Trout Lily

Trout Lily (Erythronium americanum; also called Adder’s Tongue, Dogtooth Violet) is a common, widespread wildflower that blooms in early spring. I find it growing on a wide variety of sites, including rich woodlands, forest edges and old, abandoned pastureland succeeding to woody plants.

TroutLily1May13#113E

Viewed closely when the lighting and background are just right, the nodding yellow flowers with reflexed petals are a beautiful woodland sight. A pair of mottled leaves, somewhat resembling the dorsal coloring of a Brook Trout, are prominent at the base of the flower stalk. Trout Lily is colony-forming and it is not unusual to find dozens of crowded plants in a small area, devoid of flowers. I can’t explain this phenomenon completely, but the lack of flowers is reportedly a function of crowding, plant age, site quality and/or browsing by herbivores.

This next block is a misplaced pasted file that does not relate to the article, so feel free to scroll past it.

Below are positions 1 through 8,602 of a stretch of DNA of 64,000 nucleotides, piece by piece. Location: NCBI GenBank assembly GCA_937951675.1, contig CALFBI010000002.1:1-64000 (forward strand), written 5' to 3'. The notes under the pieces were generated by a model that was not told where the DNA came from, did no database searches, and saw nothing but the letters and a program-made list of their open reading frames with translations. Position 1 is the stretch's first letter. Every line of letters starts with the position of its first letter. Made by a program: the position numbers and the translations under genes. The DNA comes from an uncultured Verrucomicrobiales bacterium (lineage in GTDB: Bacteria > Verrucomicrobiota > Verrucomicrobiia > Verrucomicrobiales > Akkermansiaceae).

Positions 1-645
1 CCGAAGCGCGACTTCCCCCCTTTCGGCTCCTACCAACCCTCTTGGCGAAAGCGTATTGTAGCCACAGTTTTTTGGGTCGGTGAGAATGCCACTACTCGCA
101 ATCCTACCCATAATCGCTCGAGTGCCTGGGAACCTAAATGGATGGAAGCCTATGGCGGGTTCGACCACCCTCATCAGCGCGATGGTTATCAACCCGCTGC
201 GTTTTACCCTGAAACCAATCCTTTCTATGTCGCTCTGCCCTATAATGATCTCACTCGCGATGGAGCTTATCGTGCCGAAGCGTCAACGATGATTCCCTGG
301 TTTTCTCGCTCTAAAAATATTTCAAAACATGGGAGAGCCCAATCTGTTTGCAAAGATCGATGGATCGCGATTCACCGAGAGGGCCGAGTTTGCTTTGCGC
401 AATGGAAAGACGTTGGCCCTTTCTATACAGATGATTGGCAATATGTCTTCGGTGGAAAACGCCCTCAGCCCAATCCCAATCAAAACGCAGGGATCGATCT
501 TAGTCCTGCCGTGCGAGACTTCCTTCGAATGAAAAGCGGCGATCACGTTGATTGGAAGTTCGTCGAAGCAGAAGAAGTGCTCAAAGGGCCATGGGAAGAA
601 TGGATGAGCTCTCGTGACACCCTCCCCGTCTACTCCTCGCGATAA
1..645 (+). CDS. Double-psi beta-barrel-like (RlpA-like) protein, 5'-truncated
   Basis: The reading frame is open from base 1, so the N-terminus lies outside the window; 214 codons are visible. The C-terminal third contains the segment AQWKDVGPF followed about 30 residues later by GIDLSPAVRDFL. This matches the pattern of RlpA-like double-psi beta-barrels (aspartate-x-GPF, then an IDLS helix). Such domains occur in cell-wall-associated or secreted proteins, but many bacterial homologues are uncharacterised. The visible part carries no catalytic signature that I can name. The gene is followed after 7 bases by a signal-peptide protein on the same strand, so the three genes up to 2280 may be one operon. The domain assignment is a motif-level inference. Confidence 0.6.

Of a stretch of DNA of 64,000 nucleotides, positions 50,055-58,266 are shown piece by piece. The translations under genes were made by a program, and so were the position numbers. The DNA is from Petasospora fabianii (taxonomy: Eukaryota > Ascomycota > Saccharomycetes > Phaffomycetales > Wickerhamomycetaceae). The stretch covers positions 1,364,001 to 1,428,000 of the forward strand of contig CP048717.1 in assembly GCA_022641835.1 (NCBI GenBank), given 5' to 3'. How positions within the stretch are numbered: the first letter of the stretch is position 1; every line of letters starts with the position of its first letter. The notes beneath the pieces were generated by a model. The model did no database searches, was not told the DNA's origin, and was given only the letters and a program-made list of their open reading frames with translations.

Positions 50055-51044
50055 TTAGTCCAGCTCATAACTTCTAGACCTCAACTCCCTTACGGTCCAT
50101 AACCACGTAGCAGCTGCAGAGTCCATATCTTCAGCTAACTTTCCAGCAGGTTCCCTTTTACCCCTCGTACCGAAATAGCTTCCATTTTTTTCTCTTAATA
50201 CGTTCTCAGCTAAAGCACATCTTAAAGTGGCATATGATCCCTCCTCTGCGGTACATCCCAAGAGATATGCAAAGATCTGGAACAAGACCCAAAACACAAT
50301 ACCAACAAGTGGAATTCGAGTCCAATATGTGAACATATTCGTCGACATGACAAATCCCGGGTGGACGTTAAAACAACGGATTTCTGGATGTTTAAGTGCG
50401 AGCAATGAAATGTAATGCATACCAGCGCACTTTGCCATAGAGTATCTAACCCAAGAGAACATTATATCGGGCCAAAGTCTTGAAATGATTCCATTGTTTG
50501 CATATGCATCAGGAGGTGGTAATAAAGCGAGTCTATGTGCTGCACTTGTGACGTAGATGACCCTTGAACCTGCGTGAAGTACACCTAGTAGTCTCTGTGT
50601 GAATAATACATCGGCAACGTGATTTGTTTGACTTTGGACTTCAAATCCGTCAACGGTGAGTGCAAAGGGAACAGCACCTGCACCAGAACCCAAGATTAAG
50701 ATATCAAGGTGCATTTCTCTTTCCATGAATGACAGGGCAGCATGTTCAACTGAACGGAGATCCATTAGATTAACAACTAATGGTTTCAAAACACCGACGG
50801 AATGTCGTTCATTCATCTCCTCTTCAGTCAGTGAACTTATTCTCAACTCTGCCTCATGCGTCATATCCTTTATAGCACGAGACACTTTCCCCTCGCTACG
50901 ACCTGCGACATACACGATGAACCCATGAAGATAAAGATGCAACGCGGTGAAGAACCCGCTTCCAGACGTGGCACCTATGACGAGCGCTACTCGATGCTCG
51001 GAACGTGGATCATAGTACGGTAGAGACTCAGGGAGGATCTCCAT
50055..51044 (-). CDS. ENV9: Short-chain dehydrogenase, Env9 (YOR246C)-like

TroutLily17Apr12#067E

TroutLilly14Apr12#163E

TroutLily14Apr12#187E2

TroutLilyBee17Apr12#078E

TroutLily1May13#119E

All photos by NB Hunter

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